Considering that the Ford F-series trucks have been North America's best-selling passenger vehicles for a very long time, it's crucial that Ford keeps that momentum going. Ford CEO Jim Farley likened the F-150 to Coca-Cola, which is pretty apt if you ask us. You don't want the F-150 Lightning to flop like ‘New Coke’, especially not as the rest of the auto industry moves towards electrification.
The Tesla Cybertruck is the first of its kind, and there are no other vehicles to base it on. Elon Musk being Elon Musk, the Cybertruck has been made to look like something out of an early ‘90s PS1 sci-fi game. You can't deny that it's eye-catching, and the weird angular design has people talking.
The Cybertruck comes with all the truck features you'd expect, including a 6.5-foot truck bed. The bed comes with an extendable telescoping ramp instead of a standard tailgate, which, while different, does have its uses. The Cybertruck is also built to be incredibly durable, with Elon Musk proudly bragging that the door would hold up to shots from a 9mm handgun.
Tesla also demonstrated that the Cybertruck's doors can hold up to a beating from a sledgehammer. Unfortunately the windows weren't so lucky, and were cracked by a thrown metal ball.
Which electric-truck design is the "best" all depends on what sort of truck you're looking for. The F-150 Lightning is built to mimic the 2021 F-150 and will blend in as well as any Ford pickup possibly could. It's similar to how the GMC Hummer EV takes the classic Hummer look and adds a few twists to adapt it for prospective EV ownership.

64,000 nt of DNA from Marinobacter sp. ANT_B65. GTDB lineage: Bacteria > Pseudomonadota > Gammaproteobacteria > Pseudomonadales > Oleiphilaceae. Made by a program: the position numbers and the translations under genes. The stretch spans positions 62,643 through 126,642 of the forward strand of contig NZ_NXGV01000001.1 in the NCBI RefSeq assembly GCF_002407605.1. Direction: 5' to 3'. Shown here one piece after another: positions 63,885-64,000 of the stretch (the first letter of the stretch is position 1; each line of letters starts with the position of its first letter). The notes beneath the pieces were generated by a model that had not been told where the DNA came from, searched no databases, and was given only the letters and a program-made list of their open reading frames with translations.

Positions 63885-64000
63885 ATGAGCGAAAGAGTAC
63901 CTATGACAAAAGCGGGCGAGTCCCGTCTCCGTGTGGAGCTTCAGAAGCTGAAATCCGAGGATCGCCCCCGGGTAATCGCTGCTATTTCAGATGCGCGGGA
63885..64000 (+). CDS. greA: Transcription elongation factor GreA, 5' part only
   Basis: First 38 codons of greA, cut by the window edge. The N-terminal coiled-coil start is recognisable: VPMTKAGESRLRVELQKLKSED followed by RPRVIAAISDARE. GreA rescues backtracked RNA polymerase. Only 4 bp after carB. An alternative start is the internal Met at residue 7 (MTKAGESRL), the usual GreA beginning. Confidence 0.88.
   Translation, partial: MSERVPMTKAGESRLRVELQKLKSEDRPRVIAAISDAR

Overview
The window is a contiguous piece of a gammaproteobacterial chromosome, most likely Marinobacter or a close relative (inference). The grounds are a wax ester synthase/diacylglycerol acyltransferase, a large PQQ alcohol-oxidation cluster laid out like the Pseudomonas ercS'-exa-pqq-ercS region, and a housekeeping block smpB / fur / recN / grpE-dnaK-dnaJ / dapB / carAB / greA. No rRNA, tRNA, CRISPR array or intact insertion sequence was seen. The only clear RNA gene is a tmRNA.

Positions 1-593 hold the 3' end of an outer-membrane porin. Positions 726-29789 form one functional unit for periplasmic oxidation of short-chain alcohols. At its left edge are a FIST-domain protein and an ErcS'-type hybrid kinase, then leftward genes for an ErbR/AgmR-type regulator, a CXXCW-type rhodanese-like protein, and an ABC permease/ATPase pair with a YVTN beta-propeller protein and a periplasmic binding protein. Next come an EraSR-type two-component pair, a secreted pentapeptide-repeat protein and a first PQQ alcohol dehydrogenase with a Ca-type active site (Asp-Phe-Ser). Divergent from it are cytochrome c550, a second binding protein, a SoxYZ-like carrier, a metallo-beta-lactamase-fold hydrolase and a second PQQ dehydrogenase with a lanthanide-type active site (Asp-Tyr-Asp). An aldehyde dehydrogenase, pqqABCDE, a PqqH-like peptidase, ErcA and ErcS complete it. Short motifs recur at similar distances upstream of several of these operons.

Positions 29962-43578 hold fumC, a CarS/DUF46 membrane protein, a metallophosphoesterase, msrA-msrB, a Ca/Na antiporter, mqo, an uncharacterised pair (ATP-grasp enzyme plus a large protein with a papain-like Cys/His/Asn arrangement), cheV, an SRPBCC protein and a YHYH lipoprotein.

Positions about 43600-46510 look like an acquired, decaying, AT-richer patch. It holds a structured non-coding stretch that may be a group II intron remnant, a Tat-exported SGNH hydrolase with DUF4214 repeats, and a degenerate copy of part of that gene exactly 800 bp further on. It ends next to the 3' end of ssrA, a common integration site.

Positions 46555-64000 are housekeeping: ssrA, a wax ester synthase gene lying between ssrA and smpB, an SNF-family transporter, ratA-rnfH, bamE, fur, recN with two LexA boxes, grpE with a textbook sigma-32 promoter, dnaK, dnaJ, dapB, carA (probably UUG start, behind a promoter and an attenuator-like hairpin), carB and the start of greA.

Meanwhile, the Tesla Cybertruck sticks out because it's unlike anything else you'll see on the road. But therein lies the difference between the two trucks. Ford has built the F-150 to be as practical as a regular gas-powered pickup, while Tesla seems to be pushing the Cybertruck as a fashion statement — a useful one that can do all the truck things you'd expect, but a fashion statement nonetheless.
Tesla Cybertruck vs Ford F-150 Lightning: Interior
Ford has filled the F-150 Lightning with a lot of features you'd expect from a modern EV, including a 15.5-inch infotainment screen. But unlike the Tesla Cybertruck, which goes for an almost-exclusively touchscreen-based experience, Ford is keeping the physical buttons and dials around. In fact, there's even a physical dial built into the screen, just as in the Ford Mustang Mach-E.
Being a big truck, the F-150 Lightning also has plenty of storage space. There's a 14.1 cubic-foot ‘Mega Power Frunk' (front trunk), plus the same 5.5-foot bed as the gasoline F-150. The inside also features a fold-out workstation in the center console and front seats that can fold completely flat.
The Tesla Cybertruck is very much a standard Tesla affair, though not without some key differences. While a Model S and Model 3 may look practically indistinguishable on the inside, there's no denying that the Cybertruck's unique aesthetic has influenced the interior.